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Making complex nanoparticles easily reproducible

CLEVELANDA pair of Case Western Reserve University researchers have received a $424,000 grant from the National Science Foundation's Division of Civil, Mechanical and Manufacturing Innovation, to streamline manufacturing and assembly for two-sided nanoparticles.

Nicole Steinmetz, an assistant professor of biomedical engineering, and Rigoberto Advincula, professor of macromolecular science and engineering, aim to develop processes that can be used by industry.

The engineers are focusing on Janus particles, named for the Roman god of beginnings and transitions.

These-two sided particles could carry a one-two punch of paired medicines, or a drug on one side and a dye on the other that enables doctors using an MRI to see whether the particle penetrates a tumor. Or, the engineers can mix other properties on a particle to provide unique optics for displays, convert energy from one form to another or store data.

"Many things that are discovered never move out of the lab," Steinmetz, an appointee of the Case Western Reserve School of Medicine, said. "The challenge is to make complicated nanoparticles that are easily reproducible."

"We're interested in nanomanufacturing that produces a high yield," Advincula said.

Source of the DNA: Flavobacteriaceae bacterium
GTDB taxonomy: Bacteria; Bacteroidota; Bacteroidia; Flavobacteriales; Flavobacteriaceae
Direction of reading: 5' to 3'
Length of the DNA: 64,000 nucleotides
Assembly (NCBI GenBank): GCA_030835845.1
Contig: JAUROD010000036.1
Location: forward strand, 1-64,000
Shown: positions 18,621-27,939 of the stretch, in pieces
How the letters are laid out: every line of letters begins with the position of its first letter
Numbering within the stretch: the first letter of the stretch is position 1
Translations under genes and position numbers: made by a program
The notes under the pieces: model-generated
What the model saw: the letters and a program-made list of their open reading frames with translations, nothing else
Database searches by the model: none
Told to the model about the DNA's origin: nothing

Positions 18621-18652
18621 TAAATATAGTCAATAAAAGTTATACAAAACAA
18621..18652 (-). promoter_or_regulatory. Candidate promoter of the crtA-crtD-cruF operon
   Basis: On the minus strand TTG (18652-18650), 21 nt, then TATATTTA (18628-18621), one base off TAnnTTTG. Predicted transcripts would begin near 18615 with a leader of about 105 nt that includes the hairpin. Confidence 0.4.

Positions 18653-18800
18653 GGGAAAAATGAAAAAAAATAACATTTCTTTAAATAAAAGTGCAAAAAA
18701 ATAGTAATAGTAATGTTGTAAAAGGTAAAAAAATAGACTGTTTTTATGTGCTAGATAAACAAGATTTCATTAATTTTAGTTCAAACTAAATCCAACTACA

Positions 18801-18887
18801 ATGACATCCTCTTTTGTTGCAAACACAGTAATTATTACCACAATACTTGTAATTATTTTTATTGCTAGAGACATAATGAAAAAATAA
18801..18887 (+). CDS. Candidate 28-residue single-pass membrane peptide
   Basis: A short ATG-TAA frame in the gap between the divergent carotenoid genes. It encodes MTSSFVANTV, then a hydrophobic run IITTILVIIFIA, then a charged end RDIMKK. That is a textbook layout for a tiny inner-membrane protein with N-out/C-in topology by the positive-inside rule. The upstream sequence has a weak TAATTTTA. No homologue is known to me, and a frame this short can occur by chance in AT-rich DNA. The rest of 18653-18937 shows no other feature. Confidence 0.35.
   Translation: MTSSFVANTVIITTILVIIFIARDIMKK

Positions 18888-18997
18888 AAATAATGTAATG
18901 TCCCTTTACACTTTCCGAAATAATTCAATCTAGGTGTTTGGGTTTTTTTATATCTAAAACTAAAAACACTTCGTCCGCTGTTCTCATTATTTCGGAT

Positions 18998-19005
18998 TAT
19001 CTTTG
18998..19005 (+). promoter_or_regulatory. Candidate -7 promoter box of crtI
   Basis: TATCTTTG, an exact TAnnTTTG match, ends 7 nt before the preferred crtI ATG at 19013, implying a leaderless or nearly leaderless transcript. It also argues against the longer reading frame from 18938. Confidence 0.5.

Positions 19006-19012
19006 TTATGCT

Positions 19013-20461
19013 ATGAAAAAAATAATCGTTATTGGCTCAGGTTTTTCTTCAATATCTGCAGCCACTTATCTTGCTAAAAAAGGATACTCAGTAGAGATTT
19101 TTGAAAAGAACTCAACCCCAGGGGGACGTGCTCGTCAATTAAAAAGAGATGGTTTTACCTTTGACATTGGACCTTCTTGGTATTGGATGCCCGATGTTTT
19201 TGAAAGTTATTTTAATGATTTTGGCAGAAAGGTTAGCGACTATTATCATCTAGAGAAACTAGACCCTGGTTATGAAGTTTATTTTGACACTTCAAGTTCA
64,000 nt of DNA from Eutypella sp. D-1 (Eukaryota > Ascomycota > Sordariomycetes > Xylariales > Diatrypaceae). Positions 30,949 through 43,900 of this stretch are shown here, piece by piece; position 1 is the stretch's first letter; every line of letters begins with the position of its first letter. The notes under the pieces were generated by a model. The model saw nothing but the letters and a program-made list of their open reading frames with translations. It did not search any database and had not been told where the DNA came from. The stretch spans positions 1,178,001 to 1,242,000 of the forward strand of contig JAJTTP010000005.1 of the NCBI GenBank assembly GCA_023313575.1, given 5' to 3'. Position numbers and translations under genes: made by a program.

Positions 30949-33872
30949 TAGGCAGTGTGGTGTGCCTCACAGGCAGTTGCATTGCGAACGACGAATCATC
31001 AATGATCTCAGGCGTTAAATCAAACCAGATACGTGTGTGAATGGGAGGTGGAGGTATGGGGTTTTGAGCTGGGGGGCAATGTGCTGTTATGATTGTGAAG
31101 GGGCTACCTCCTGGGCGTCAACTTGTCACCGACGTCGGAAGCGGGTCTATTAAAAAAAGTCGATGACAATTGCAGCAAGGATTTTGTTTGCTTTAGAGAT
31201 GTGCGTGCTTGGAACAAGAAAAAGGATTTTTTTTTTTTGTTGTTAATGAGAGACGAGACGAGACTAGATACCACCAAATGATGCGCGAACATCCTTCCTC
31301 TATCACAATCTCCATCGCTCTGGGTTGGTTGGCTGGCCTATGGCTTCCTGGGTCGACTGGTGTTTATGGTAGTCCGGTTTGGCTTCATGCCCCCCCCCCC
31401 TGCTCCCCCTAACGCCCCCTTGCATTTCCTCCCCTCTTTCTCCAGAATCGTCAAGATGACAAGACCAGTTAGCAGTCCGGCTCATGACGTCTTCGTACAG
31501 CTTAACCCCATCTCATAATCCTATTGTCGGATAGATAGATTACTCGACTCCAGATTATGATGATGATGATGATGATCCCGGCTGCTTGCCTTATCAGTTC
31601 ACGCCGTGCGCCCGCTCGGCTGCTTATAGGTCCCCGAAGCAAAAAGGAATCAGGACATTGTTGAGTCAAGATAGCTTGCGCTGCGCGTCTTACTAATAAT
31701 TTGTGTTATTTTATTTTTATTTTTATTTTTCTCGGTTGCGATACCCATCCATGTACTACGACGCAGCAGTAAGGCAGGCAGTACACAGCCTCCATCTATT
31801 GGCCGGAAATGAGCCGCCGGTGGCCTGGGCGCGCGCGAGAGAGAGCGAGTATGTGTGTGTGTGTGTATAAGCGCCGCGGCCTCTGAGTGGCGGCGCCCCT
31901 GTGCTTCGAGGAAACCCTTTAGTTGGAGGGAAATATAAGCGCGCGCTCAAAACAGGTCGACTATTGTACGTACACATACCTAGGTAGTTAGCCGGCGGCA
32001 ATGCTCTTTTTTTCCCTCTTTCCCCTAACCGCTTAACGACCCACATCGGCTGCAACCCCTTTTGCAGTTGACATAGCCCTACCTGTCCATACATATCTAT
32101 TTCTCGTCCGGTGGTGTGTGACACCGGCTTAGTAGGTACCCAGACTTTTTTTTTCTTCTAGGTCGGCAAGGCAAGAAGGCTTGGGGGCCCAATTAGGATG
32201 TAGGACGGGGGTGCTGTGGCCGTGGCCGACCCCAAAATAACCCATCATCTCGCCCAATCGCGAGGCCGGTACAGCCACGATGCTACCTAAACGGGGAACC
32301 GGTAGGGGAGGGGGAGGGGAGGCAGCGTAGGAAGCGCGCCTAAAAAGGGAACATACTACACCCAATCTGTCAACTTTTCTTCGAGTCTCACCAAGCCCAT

To make the technology realistic for the outside world, the researchers plan to make their particles in one phase, that is, pour all their ingredients into a test tube and produce a particle with different reactive surfaces, designed to host different functions, on each side.

Steinmetz's part of the mix will produce spherical scaffolds using the cowpea mosaic virus or elongated scaffolds using tobacco mosaic virus. The shapes offer different advantages for different uses. She'll engineer the genetics to control dimensions and surface chemistry.

Advincula's ingredients will produce the reactive surfaces in the form of hyperbranching polymers.

"Typically, polymers are long single chains; we specialize in making polymer trees," Advincula said. "Each branch is a reactive group. The branches concentrate the reactive groups at one site, increasing functionality at one location."

The branches, for example, can be made to latch onto target molecules or develop into specific geometric shapes that are recognized by sensors or used to control or produce light.

The researchers believe that if they can make the processing simple and economical enough then pharmaceutical developers, electronics makers and other businesses will take advantage of the nanoparticles, producing devices that contribute to quality of life, sustainability, and technological competitiveness.


Contact: Kevin Mayhood
Case Western Reserve University

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